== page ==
GCC construction needs better New Year resolutions
What should the construction industry be striving to achieve in 2019?
A commonly held belief is that most New Year’s resolutions have been forgotten by the third week of January. While there seems to be little scientific basis for this timeframe, the idea certainly makes for some interesting discussions in the break room. I am sure that construction leaders in the Middle East are eager to devise – and publicise – their business resolutions for 2019, but which items must they prioritise on their wish lists, which will undoubtedly impact the sector’s New Year plans for growth?
Goal-setting is a healthy exercise, both for business leaders and professionals, but to understand what we should pursue in 2019, it is important to review the shortcomings of 2018. Construction Week has published countless insights and news articles about the latter, tackling everything from payment delays to skills shortages, construction disputes, and market liquidity. We have heard from the Middle East’s top construction contracting bosses in 2018, and also had the opportunity to relay the concerns of the engineering staff working at these firms, which included issues such as low salaries and insufficient career development opportunities. With all this in mind, how can success be defined in 2019?
At Construction Week, we have found that, regardless of position in the organisational hierarchy, it makes business sense to pursue productivity. For chief executive officers and managing directors, this means cutting costs and improving the bottom line. Professionals in mid- or junior-level roles might instead describe a successful year as one in which they received a promotion, or added an educational qualification to their CV. These different ambitions actually rely on quite similar tools and strategies.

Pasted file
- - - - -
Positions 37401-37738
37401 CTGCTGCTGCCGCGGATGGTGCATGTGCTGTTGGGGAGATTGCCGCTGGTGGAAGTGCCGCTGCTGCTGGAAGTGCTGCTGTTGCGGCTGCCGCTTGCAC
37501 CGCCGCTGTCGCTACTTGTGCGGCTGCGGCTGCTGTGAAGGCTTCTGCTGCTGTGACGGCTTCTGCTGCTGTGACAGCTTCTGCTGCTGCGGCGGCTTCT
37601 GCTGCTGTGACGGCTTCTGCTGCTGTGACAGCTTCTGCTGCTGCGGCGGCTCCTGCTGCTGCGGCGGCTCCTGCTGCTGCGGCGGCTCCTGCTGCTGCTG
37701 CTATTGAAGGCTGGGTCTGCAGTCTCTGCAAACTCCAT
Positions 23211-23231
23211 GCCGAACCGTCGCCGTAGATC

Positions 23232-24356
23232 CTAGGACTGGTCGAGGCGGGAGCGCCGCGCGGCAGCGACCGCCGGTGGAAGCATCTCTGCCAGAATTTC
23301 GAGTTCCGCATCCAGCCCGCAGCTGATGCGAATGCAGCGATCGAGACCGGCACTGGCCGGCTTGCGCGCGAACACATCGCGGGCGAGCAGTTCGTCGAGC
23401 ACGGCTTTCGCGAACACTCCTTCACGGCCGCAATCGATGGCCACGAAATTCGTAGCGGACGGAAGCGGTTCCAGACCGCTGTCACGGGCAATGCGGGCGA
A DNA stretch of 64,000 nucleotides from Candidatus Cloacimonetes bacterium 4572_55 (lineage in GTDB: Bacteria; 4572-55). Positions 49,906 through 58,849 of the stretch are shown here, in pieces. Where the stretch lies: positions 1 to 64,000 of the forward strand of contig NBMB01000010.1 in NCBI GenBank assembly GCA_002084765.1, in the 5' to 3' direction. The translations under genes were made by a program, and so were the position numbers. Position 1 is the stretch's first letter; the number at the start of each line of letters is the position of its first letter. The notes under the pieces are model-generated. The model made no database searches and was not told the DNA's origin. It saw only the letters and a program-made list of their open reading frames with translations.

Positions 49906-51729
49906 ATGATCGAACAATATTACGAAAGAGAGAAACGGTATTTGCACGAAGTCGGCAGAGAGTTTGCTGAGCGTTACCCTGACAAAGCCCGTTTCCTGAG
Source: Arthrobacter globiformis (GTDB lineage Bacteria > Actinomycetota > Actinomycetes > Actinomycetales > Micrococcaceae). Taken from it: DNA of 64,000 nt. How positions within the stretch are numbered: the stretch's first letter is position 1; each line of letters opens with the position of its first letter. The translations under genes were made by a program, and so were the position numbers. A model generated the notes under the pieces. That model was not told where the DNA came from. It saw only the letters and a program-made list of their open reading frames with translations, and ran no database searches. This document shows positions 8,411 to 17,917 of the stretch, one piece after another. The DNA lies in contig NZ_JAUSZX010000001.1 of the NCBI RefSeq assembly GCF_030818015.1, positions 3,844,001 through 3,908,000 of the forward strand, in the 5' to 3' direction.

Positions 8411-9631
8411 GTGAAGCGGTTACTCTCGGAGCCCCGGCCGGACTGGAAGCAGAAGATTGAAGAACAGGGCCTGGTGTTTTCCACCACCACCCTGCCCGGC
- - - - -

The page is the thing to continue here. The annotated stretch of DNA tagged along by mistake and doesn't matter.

Construction experts around the world are adopting technology to make business operations more efficient and streamlined. In the region, building bosses are using cost management software to better track their finances, and the best of engineering supervisors are strapping on smart watches to remotely manage multiple worksites. Similarly, ‘lean’ principles are finding favour in the Middle East, with company leaders and employees alike using these management guidelines to improve the quality and efficiency of their output.
Of course, technology is not the only answer to the problems that our industry might face in 2019. A smart watch or telematics-enabled truck will not protect a contractor against, say, the impact of low oil prices on market demand.
However, regional megaprojects are nearing their completion deadlines, and the GCC’s economic diversification mandates continue to drive developments. These opportunities may well protect engineering firms against the challenges they expect to face in 2019, but to truly succeed in the New Year, they will need more than just a set of resolutions that might not even make it to spring.